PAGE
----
When São Paulo-based architect and landscape designer Paulo Pratti was hired to design the garden of this condo in Laranjeiras, some two hours south of Rio de Janeiro, he was inspired by the gardens of Burle Marx, a great influence on his work, yet he also visualized the cascading jungle of Rio’s hills as a dramatic backdrop straight out of a Margaret Mee painting. In the world of the great English botanical artist who explored the Amazon region in the late-1950s and 1960s, giant fuchsia blossoms erupt from tree branches in inky forests growing on river hollows. Mee, a great influence on Pratti, captures the elusive spirit of the forest and makes us want to get lost in it, even without mosquito repellent. The design fuses Marx’s gardens with Mee’s essence of the Amazon and hybridizes it with a pinch of Indonesian simplicity.

The jungle of Rio de Janeiro's hills practically cascades down into the magnificent pool and its pavilion. All of the fabrics in the open pavilions are blue and white. "It brings the ocean in," says designer Paulo Pratti.  Photo by: Romulo Fialdini.


After Pratti was hired to design the house and garden in 2006, his client asked him to look at the Four Seasons resorts in Bali for inspiration. The rooms in the home are built as open bungalows around an enormous 95,100-gallon swimming pool, which in turn cools the house in summer. This is not just a pool to be seen lounging beside wearing a tiny piece of stretchy material, without ever getting wet. It isn’t only a pool where one glides like a swan and quickly comes out the other end. This is the kind of pool where Burt Lancaster would have thrived — think of Ned from The Swimmer — accompanied by many nymphets. Wooden bridges over the pool connect sleeping quarters with partying and lounging pavilions, making the estate “feel like a hotel or a club,” as Pratti explains, “constantly filled with visitors.” The latter part of this concept is most decidedly Brazilian.

The mature Dracaena arborea across from the main entrance. Photo by: Romulo Fialdini.


The sparing use of walls creates an almost osmotic exchange between the outdoors and indoors. Even the few surrounding stone walls of the main lodge are planted with micro-orchids in between the stones, as if the entire structure were overrun by nature. Beyond the pavilions, the more than 32,000-square-foot garden is predominantly green year-round, with touches of yellows and reds from bromeliads, and pinks and purples from Laelia and Cattleya orchids growing on trees and over stone walls. Many of these plants, including some of the tall queen palms, arrived by boat or helicopter, since the condominium “doesn’t really have good road access,” Pratti explains. To achieve true genius-of-place status, he partnered with Jose Vila, an area nurseryman with more than 30 years of experience growing regional plants, to plan the garden. Vila’s passion for local flora is obvious, since 2,000 square feet of the garden is planted with species of Heliconia. Their hanging fire-red flowers also feed hundreds of hummingbirds and southern lapwings, which thrive in the pesticide-free garden. From the start of the project, Vila and Pratti’s emphasis was on caring for the environment. The pool is free of chemicals, relying on a copper filter instead, and all lumber used in the house is repurposed cumaru, an alternative to mahogany.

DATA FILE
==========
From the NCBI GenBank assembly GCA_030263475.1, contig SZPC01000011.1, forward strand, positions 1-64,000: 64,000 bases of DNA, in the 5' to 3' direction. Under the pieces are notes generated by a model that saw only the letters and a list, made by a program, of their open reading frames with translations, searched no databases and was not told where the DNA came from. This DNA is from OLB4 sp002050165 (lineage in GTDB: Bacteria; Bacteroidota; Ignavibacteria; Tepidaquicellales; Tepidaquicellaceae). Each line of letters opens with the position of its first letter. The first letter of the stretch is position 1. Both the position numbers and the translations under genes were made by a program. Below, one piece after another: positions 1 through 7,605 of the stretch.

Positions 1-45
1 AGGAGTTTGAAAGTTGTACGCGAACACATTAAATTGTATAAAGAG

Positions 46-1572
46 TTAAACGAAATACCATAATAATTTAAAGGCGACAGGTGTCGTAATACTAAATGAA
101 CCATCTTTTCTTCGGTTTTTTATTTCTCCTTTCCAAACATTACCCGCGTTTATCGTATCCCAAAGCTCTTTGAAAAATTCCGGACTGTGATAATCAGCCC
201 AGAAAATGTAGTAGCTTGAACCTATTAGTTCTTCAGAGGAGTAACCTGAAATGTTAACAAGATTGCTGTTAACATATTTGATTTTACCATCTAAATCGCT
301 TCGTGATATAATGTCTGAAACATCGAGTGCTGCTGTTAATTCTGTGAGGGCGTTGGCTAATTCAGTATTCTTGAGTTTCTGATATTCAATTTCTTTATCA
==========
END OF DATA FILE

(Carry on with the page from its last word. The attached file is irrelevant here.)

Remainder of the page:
A view of the lawn where guests gather around the open bonfire after sunset. Photo by: Romulo Fialdini.


The centerpiece of the garden is an old Dracaena arborea from the house where the original owner’s mother lived. When his mother passed away, he brought it to his new home and placed it in a spot easily visible from the bungalows. But the most unexpected part of Vila and Pratti’s design is a private garden with a daybed and magnificent pink bromeliads, set between the master bedroom and bathroom, which the owner alone can access.

Some 900 feet from the edge of the property sits a white sandy beach and the Atlantic Ocean, in case the pool is not enough. And if walking seems too stressful, the house comes with a golf cart to move around the property — powered by solar energy, because Rio is all about the sun.  

See more Brazilian gardens.

JOIN 100,000 GARDEN LOVERSSign up for weekly gardening inspiration and design tips

Get plant information, gardening solutions, design inspiration and more in our weekly newsletter.

* Required Fields
We will never sell or distribute your email to any other parties or organizations.

More about the newsletter

Follow Us Garden Design Magazine Facebook Garden Design Magazine Twitter Garden Design Magazine Pinterest Garden Design Magazine Instagram Garden Design Magazine Youtube